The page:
262
262
Gem set, enamel and diamond pendant, 1850s
Estimate
25,00030,000
LOT SOLD. 50,000 GBP
JUMP TO LOT
262
Gem set, enamel and diamond pendant, 1850s
Estimate
25,00030,000
LOT SOLD. 50,000 GBP
JUMP TO LOT

Details & Cataloguing

Fine Jewels

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London

Gem set, enamel and diamond pendant, 1850s
Modelled as a cross, set with cabochon emeralds and rubies and rose diamonds, to a central square emerald and circular-cut diamond surround, with red guilloché and blue enamel ground, length approximately 101 x 59 x 10mm, French assay and maker's marks, fitted case inscribed 'Croix Ciselée vers 1725 avant fait partie du tresor des Romanoff offerte in 1850 par le Tsar Nicolas 1ER a Madame Arnould-Plessy Collection de Monsieur Foulon de Vaux'.
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Provenance

Presented by Tsar Nicholas I to the celebrated French actress Madame Arnould-Plessy in 1850; The collection of Monsieur Foulon de Vaux; 2005, 11th June, Finan & Co, Fine Art Consultants Auctioneers and Valuers, Catalogue of Antiques & Works of Art, The Old Ship Hotel Mere, lot 8, £12,200.00.

Literature

Accompanied by a copy of the original auction catalogue: 2005, 11th June, Finan & Co, Fine Art Consultants Auctioneers and Valuers, Catalogue of Antiques & Works of Art, The Old Ship Hotel Mere.

Catalogue Note

Jeanne Sylvanie Arnould-Plessy was born in Metz, France, the daughter of a local actor named Plessy, and became a pupil of Samson at the Conservatoire in 1829. She made her stage debut as Emma at the Comédie-Française in 1834 in Alexandre Duval's La Fille d'honneur to great acclaim. Until 1845 she had prominent parts in all the plays, new and old, at the Théâtre Français, when suddenly at the height of her success, she left Paris and went to London to marry the dramatic author, J. F. Arnould, a man much older than herself. The Comédie-Française, after having tried in vain to bring her back, brought a suit against her and obtained damages.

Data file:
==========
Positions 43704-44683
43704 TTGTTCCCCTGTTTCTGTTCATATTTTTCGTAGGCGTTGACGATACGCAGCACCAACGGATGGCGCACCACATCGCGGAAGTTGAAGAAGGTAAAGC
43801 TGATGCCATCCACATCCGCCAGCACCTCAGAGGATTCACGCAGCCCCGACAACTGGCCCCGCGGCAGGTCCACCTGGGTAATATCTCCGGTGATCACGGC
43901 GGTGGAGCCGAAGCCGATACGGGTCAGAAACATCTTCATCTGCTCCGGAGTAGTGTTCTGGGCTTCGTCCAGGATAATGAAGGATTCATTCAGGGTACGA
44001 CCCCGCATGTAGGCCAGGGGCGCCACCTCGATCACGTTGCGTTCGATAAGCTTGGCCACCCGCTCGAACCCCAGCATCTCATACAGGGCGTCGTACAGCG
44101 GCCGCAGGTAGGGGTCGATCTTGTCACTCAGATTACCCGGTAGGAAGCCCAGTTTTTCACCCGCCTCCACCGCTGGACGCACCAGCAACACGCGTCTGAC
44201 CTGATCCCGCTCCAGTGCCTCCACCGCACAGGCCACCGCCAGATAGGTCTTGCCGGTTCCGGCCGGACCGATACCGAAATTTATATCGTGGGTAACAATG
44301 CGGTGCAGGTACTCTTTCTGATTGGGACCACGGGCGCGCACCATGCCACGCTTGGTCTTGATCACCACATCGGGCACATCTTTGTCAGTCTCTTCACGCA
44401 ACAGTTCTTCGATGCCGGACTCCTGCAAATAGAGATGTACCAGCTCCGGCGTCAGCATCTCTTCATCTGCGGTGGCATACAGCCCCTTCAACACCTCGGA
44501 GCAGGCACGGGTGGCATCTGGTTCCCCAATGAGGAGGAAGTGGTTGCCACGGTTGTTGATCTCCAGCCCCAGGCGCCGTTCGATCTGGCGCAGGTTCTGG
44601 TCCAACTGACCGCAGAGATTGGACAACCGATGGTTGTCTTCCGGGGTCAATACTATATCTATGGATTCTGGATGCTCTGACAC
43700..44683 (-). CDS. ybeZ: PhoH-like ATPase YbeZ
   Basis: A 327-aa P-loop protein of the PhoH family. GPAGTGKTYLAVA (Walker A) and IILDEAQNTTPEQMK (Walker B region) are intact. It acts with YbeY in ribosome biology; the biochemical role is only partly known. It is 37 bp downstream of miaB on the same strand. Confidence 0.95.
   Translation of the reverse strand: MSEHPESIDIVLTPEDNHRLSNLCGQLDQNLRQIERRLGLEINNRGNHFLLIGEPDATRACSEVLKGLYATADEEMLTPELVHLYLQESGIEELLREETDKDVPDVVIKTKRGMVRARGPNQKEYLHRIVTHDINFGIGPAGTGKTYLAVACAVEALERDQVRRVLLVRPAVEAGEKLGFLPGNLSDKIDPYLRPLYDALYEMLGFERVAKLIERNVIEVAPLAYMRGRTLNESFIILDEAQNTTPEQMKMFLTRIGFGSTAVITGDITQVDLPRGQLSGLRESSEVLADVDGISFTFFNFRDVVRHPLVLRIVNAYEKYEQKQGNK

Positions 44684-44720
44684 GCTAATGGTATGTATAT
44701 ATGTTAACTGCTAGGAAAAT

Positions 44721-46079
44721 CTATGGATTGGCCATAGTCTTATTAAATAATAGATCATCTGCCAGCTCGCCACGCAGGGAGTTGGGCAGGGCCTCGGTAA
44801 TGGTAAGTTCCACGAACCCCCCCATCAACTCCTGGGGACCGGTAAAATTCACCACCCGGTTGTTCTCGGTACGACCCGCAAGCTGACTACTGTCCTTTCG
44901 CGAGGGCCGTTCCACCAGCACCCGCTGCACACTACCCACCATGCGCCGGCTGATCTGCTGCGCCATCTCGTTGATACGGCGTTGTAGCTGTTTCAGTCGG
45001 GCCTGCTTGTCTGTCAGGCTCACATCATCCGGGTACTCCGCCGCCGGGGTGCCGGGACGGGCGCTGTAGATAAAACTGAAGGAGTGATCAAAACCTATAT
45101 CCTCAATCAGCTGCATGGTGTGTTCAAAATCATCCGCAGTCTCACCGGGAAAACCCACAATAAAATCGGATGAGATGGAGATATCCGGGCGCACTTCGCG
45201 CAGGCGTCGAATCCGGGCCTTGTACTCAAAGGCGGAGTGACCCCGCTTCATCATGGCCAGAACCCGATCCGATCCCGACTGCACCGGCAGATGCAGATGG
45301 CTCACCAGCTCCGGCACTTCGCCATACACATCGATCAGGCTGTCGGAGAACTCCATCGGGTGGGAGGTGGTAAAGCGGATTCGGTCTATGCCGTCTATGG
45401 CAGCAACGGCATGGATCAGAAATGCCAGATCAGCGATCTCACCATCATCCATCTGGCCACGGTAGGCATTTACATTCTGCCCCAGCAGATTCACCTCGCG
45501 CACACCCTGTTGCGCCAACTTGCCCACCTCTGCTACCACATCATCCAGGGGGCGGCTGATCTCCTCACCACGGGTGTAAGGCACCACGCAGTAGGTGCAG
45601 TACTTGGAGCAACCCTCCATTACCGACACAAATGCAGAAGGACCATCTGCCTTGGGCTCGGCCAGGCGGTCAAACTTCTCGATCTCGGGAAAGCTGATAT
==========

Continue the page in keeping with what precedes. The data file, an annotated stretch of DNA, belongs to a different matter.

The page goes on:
Madame Arnould-Plessy later accepted an engagement at the French theatre at St. Petersburg (Mikhaylovsky Theatre), where she played for nine years and was greatly appreciated by Tsar Nicholas I and the Russian aristocracy. In 1855, she returned to Paris and was re-admitted to the Comédie-Française, as pensionnaire in an engagement for eight years. This second part of her career was even more brilliant than the first, where she was to revive  some of her earlier roles. Her later triumphs were especially associated with new plays by Emile Augier, including Maître Guérin, while her last appearance was in Édouard Cadol's La Grand-maman;finally retiring in 1876.

 

Fine Jewels

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London